What Oregon's first African-American journeywoman has to say about diversity
After Rochelle Sadler became the first African-American woman to become a sheet metal journeyman in Oregon last year, she’s ready to pave a new path forward.
Before signing up for your apprenticeship, did you know you’d be the first African-American woman?
When I signed up for the sheet metal apprenticeship, I did not even know what sheet metal was. I actually thought I was signing up for the HVAC service tech apprenticeship and was shocked to find out it was a field within itself. I was not even thinking about the racial makeup of the field. I was completely clueless.
What first attracted you to the sheet metal industry?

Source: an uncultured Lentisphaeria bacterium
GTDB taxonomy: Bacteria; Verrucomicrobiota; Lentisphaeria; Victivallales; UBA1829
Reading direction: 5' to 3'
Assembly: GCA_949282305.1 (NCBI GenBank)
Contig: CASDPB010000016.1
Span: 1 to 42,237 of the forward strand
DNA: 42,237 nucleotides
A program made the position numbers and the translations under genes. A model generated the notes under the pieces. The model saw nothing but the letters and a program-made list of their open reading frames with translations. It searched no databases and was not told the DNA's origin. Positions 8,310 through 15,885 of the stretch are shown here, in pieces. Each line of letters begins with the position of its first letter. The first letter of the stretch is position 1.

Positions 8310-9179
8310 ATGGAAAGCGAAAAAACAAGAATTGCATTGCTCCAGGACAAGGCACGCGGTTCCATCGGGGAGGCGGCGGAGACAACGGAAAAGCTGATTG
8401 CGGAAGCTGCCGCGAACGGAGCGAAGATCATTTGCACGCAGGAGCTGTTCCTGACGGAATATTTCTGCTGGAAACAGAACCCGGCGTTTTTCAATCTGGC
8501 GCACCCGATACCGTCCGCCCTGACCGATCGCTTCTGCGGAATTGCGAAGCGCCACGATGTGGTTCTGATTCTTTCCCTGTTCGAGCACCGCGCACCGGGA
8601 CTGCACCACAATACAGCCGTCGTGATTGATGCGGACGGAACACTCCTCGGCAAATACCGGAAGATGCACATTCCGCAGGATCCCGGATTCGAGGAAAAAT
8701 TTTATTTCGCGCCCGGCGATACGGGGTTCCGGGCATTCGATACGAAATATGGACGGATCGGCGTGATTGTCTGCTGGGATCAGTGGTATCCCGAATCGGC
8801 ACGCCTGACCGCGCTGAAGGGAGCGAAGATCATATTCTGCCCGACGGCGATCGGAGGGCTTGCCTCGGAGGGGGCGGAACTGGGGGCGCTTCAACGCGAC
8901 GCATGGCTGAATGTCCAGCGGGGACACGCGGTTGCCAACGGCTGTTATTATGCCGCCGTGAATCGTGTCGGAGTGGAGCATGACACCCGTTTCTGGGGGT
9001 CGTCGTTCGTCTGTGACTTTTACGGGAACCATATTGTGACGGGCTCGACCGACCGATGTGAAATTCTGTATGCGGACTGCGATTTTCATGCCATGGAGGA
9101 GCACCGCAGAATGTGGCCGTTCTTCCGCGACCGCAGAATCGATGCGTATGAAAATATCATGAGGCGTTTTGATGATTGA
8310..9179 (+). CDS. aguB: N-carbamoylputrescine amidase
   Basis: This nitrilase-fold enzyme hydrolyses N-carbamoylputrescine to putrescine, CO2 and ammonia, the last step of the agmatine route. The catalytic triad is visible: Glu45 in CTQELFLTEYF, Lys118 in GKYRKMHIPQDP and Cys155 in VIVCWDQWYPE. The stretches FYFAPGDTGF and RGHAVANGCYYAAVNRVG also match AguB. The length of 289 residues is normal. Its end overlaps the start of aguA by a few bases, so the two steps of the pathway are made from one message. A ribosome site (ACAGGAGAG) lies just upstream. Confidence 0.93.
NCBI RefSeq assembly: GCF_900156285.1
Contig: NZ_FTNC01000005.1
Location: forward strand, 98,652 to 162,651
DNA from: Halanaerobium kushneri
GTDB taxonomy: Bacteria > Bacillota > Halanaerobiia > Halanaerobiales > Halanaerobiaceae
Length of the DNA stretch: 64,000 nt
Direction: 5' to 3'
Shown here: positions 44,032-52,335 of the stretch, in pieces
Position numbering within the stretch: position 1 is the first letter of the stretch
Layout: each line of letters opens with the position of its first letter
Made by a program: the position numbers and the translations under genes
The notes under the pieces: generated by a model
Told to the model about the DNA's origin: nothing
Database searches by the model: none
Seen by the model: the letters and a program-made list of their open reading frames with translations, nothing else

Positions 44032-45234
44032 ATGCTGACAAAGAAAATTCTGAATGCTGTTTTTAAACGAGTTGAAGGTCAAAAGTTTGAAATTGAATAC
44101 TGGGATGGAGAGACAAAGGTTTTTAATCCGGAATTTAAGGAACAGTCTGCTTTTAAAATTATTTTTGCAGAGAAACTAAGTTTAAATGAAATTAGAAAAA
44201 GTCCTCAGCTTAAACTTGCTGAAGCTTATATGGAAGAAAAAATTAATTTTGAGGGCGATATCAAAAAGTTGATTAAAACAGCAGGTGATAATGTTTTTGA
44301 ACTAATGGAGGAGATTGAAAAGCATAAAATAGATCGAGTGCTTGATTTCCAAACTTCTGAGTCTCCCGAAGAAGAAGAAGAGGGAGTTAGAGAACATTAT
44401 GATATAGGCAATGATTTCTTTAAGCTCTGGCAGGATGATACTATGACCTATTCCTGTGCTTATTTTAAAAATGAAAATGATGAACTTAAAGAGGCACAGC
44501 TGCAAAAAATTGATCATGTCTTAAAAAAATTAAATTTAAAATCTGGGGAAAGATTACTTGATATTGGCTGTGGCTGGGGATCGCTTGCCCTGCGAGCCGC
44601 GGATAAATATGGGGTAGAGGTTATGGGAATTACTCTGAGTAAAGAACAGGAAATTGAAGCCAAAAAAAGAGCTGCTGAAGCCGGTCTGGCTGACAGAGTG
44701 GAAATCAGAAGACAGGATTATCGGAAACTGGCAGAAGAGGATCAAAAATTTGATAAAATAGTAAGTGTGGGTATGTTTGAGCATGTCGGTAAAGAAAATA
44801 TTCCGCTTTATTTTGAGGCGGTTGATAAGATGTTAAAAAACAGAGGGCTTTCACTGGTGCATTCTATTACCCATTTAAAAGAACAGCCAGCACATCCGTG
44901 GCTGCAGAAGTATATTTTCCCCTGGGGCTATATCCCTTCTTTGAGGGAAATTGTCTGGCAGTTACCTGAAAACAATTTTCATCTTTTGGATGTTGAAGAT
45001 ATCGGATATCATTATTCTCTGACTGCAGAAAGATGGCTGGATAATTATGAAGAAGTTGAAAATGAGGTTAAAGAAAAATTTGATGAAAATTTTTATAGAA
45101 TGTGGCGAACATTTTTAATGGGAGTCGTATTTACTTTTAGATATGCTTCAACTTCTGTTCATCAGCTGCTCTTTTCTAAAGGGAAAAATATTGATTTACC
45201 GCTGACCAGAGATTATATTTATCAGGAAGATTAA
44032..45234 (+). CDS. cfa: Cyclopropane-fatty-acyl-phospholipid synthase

To be honest, the not knowing part of the industry is what intrigued me. I knew what a carpenter was; knew what an electrician was, and I noticed that the girls going into the trades typically chose those two fields. I wanted to do something different.
I had reservations about working in the field just because I was putting myself out there. At the time, I had nothing to lose. What I like about the industry are the different layers involved. There is architectural sheet metal, which I did for a couple years, HVACR, and then there is the service side. All these three branches of sheet metal I have an opportunity to pursue and gain knowledge, skills and certifications that can be used in all three of the sectors.
What do you think it will take to continuing attracting a more diverse group of workers to the sheet metal industry?
The first step in attracting and recruiting a more diverse group of sheet metal workers is doing things like this. I don’t think (many) people really know the sheet metal industry exists. At all.
We have to go to where the diverse people are and show them. They will never come to us if they don’t know.